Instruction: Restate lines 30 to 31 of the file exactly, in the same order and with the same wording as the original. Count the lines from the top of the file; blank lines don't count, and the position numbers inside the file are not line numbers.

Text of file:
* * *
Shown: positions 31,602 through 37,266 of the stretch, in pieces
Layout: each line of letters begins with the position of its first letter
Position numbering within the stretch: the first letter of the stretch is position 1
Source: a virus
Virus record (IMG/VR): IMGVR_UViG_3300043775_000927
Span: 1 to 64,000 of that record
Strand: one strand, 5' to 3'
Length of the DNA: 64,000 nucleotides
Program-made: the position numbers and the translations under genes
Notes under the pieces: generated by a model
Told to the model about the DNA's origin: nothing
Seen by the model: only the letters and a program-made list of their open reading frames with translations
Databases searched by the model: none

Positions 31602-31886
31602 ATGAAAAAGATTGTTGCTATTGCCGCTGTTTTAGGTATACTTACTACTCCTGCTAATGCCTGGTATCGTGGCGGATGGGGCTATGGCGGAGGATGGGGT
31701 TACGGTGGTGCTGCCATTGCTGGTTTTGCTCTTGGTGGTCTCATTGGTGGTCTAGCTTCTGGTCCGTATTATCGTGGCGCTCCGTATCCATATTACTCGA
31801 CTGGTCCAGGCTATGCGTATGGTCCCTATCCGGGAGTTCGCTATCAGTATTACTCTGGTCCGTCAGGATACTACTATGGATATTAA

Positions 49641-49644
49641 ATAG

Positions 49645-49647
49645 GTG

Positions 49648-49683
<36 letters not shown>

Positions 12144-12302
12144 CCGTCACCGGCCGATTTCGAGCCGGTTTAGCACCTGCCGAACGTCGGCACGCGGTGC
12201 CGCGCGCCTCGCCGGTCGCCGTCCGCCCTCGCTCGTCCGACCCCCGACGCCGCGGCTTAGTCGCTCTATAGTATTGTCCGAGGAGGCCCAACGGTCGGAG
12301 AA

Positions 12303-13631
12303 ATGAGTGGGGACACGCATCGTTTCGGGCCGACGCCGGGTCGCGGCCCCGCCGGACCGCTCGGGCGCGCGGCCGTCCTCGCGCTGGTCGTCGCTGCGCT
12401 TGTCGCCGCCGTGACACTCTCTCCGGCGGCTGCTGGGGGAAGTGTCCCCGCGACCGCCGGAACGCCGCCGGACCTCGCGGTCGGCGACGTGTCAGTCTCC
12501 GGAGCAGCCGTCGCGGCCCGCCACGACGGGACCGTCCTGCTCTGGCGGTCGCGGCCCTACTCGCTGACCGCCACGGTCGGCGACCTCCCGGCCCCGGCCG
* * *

12401 TGTCGCCGCCGTGACACTCTCTCCGGCGGCTGCTGGGGGAAGTGTCCCCGCGACCGCCGGAACGCCGCCGGACCTCGCGGTCGGCGACGTGTCAGTCTCC
12501 GGAGCAGCCGTCGCGGCCCGCCACGACGGGACCGTCCTGCTCTGGCGGTCGCGGCCCTACTCGCTGACCGCCACGGTCGGCGACCTCCCGGCCCCGGCCG